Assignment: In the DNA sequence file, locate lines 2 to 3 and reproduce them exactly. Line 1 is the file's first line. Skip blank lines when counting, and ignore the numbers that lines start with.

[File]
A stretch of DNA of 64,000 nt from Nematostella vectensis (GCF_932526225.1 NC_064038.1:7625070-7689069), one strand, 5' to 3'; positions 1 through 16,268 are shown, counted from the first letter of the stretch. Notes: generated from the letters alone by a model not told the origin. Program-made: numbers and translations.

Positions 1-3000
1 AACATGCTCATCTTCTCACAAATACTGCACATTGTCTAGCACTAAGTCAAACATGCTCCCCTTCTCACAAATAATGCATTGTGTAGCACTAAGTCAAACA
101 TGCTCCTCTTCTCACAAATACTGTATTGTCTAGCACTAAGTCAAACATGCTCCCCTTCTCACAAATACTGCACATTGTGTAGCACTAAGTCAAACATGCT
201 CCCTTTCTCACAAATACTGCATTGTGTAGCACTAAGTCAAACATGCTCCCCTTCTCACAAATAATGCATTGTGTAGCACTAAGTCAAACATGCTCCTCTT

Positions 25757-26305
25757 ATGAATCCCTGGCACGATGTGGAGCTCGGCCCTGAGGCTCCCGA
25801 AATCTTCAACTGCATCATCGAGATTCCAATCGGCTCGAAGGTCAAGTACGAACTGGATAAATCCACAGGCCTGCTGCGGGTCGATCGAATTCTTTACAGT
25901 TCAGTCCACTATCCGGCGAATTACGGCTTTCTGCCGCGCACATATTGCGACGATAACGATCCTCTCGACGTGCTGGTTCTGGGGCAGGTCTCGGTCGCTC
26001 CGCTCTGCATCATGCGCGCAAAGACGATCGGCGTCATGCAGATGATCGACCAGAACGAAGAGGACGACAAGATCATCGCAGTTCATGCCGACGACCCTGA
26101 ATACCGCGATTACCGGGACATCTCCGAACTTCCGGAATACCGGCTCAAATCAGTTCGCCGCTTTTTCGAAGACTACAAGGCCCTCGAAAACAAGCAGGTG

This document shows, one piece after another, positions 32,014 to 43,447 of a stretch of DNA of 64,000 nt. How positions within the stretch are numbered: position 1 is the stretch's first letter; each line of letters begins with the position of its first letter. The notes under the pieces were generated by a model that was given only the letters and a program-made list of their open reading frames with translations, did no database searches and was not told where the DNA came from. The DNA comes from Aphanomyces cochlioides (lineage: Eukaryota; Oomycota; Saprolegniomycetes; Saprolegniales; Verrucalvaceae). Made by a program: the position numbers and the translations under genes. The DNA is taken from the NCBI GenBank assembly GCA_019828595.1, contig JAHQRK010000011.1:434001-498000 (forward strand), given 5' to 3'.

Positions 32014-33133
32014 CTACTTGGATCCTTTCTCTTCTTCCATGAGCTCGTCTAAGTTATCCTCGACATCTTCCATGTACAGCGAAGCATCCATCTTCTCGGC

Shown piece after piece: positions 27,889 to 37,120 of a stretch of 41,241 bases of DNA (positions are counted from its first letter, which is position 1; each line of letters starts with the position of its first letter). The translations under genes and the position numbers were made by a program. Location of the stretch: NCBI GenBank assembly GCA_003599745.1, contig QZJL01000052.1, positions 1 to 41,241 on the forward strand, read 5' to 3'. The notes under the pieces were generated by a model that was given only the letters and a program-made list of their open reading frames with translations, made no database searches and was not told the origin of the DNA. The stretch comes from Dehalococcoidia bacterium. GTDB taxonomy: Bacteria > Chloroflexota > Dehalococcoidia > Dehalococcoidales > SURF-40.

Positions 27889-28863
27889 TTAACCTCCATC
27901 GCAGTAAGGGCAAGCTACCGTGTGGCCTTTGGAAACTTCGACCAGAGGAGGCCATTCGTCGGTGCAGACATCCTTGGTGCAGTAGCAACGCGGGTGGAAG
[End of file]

Positions 1-3000
1 AACATGCTCATCTTCTCACAAATACTGCACATTGTCTAGCACTAAGTCAAACATGCTCCCCTTCTCACAAATAATGCATTGTGTAGCACTAAGTCAAACA